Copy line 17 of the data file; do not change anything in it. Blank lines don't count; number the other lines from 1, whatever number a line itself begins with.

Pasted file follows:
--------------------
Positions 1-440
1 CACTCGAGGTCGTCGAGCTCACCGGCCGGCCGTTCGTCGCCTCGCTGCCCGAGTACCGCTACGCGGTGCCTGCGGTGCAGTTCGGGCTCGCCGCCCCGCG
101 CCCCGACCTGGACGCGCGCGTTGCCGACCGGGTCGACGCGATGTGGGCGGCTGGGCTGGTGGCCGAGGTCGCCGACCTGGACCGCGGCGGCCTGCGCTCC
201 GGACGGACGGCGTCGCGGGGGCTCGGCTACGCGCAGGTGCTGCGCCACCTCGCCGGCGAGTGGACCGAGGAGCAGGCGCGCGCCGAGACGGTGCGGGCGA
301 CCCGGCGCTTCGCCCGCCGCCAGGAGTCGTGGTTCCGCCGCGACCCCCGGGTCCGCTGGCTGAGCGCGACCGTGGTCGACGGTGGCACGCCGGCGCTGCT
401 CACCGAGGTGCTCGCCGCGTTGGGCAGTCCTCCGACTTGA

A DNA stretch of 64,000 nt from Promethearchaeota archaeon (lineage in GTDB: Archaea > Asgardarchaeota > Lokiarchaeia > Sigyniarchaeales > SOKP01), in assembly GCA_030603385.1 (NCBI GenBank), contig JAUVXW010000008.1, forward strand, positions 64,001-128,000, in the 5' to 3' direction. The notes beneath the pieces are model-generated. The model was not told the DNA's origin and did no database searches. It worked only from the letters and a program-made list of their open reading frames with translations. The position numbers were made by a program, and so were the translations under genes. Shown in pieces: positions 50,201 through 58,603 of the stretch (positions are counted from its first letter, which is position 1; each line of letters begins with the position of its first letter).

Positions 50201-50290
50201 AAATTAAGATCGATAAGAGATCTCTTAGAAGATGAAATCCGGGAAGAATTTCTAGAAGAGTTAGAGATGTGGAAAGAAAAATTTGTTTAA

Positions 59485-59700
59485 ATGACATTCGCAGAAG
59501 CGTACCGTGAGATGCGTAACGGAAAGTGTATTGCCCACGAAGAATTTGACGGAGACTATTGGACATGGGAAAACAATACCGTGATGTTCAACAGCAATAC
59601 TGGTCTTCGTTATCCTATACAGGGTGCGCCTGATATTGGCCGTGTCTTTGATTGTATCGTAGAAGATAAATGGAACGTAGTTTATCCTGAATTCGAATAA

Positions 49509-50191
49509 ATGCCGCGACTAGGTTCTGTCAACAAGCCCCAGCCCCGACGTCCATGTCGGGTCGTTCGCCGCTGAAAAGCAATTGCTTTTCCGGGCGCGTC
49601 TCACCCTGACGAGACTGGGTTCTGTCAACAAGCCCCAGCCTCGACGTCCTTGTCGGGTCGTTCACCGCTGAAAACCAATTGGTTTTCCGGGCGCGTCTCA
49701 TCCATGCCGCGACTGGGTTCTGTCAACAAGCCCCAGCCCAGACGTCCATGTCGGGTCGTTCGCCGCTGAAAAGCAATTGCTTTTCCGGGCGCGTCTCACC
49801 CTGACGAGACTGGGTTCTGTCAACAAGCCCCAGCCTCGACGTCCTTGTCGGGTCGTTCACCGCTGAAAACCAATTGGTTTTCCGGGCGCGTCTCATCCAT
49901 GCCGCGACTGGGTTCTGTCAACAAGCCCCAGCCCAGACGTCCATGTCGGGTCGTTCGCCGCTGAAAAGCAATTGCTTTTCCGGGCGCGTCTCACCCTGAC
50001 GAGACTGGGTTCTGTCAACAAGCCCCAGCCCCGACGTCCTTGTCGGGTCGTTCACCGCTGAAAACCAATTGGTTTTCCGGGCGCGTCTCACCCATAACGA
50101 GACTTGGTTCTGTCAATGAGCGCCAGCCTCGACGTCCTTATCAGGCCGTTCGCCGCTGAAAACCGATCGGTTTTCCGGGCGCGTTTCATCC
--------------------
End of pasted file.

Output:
49701 TCCATGCCGCGACTGGGTTCTGTCAACAAGCCCCAGCCCAGACGTCCATGTCGGGTCGTTCGCCGCTGAAAAGCAATTGCTTTTCCGGGCGCGTCTCACC